Function calls must be encoded

Executing function calls through GraphQL works the same way as a normal RPC call, which means function calls must be encoded manually and passed onto the query. This might make the code confusing to read.

GraphQL alias has strict format requirements

According to the GraphQL specification, names must strictly follow the following regex pattern: /[_A-Za-z][_0-9A-Za-z]*/.

This makes it difficult to use symbols or contract names as the alias since some contract names or symbols do not match this regex pattern. In the example above, we work around this constraint via the convertIndexToAlphetString() function which generates a unique alphabetical identifier based on the index of the token in the list, which, in turn, we later map to the token list using the same index.

Etherplex

Etherplex is a library that consolidates the list of the ethers.js contract function calls into one JSON-RPC call on the multicall smart contract aggregate function, which iterates and executes the list of contract function calls.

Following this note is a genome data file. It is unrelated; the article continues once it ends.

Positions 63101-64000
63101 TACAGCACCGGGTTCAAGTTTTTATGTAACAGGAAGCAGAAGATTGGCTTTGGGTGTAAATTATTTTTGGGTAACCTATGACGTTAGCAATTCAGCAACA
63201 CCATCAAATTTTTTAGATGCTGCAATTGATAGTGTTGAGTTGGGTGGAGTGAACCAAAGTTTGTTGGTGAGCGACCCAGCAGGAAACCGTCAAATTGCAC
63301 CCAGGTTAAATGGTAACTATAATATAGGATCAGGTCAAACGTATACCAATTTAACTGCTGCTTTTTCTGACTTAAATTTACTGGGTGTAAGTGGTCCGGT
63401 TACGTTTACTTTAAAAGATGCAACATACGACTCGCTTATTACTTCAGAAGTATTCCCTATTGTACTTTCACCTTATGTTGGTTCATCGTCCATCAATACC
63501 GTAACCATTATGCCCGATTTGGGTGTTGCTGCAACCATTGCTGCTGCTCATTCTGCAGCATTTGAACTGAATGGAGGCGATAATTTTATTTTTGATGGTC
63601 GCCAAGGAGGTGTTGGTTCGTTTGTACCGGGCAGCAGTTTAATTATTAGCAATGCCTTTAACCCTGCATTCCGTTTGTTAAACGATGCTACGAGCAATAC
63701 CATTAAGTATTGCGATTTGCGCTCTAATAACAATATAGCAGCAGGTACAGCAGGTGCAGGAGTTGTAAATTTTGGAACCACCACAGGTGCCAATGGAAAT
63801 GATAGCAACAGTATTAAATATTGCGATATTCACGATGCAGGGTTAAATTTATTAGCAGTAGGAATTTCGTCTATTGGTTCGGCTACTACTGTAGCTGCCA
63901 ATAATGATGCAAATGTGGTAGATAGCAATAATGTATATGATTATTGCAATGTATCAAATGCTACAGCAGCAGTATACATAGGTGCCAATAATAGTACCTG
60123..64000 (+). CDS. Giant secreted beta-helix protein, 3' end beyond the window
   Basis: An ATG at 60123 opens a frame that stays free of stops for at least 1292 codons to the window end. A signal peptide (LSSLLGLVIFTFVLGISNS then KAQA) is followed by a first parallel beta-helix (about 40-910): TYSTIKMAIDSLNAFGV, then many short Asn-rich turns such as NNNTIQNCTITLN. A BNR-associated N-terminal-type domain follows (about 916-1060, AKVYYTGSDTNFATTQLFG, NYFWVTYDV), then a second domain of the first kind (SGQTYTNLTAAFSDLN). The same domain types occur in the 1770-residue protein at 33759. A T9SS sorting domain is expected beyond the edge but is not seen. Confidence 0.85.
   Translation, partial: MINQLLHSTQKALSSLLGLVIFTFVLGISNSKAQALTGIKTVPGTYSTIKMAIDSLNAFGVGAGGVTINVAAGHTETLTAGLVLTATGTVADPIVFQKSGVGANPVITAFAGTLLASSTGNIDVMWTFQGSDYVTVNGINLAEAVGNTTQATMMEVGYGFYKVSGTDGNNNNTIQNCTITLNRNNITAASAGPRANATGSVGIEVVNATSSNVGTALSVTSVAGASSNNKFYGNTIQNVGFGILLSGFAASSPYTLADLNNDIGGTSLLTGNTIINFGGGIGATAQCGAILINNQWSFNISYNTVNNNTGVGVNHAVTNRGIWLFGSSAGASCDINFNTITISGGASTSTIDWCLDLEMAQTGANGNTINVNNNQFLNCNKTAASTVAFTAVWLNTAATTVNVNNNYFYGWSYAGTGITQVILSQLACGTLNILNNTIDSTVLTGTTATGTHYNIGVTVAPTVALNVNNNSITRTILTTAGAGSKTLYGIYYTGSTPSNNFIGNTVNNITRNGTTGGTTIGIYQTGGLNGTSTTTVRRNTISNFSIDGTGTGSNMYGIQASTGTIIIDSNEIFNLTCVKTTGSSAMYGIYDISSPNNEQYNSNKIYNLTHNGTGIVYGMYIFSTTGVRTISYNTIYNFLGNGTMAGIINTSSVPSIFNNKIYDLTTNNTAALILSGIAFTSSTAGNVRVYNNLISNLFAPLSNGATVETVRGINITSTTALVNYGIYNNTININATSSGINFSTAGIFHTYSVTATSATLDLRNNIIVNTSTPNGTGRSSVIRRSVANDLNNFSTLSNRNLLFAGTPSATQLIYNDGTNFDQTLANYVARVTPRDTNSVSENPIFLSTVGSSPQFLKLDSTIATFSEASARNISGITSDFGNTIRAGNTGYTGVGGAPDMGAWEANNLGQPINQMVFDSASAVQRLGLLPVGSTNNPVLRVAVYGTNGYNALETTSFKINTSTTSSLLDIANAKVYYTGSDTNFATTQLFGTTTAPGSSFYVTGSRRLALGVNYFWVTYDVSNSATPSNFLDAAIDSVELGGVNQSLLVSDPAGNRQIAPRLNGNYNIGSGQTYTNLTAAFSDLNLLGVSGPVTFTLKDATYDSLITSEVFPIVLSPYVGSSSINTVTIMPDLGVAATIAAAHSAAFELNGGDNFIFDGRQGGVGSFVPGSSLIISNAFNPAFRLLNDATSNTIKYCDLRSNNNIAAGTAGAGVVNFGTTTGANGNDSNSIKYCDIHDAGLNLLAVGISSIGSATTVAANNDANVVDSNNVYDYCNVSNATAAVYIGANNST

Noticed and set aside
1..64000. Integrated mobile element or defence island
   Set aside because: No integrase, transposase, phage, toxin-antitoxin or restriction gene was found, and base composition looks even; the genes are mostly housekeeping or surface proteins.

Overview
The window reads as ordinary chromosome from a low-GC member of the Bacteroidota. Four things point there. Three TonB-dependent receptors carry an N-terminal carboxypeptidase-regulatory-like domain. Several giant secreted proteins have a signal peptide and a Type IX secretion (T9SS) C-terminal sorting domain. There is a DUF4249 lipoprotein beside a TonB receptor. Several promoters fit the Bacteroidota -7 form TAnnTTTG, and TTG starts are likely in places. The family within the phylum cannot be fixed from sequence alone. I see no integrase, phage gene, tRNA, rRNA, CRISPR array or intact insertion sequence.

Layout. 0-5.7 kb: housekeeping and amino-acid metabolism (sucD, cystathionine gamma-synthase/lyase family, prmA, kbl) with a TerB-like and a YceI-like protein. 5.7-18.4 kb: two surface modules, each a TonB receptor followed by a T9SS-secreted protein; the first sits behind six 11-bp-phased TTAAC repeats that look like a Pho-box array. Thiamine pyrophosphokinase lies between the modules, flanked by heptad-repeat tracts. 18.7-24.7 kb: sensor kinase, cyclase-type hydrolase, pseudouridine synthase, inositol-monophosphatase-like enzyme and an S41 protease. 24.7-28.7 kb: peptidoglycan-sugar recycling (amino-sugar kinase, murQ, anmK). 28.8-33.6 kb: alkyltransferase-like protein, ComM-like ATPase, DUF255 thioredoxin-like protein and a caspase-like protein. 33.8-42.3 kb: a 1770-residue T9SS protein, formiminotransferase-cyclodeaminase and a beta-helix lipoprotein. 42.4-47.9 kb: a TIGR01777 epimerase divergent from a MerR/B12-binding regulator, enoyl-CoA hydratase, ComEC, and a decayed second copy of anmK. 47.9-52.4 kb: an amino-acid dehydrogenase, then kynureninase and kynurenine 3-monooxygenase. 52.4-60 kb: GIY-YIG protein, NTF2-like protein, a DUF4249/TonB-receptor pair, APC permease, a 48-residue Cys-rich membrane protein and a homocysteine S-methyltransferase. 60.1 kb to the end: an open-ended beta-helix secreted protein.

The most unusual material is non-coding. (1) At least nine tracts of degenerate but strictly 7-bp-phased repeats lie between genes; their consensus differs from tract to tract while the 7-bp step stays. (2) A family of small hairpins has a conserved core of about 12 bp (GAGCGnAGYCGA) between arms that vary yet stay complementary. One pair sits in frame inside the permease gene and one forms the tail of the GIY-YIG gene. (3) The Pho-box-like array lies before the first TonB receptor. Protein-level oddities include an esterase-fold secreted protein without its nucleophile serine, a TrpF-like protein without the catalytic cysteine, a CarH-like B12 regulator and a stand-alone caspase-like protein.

Below is the implementation of the aggregate function.

function aggregate(Call[] memory calls) public returns (uint256 blockNumber, bytes[] memory returnData) {
  blockNumber = block.number;
  returnData = new bytes[](calls.length);

  for(uint256 i = 0; i < calls.length; i++) {
    (bool success, bytes memory ret) = calls[i].target.call(calls[i].callData);
    require(success);

    returnData[i] = ret;
  }
}
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Let us look at the example below on how we go about retrieving CoinGecko token list balances using Etherplex.

const { ethers } = require('ethers');
const { batch, contract } = require('@pooltogether/etherplex');
const { abi, username, password, rpcEndpoint, walletAddress } = require('./constant.js');
const { convertToNumber, getTokens } = require('./utils');

const provider = new ethers.providers.JsonRpcProvider({
  url: rpcEndpoint,
  user: username,
  password: password,
});

const generateContractFunctionList = tokens =>
  tokens.map(({ address: tokenAddress, symbol }) =>
    contract(symbol, abi, tokenAddress).balanceOf(walletAddress),
  );

const main = async () => {
  const { tokens } = await getTokens();
  const start = new Date().getTime();
  const args = generateContractFunctionList(tokens);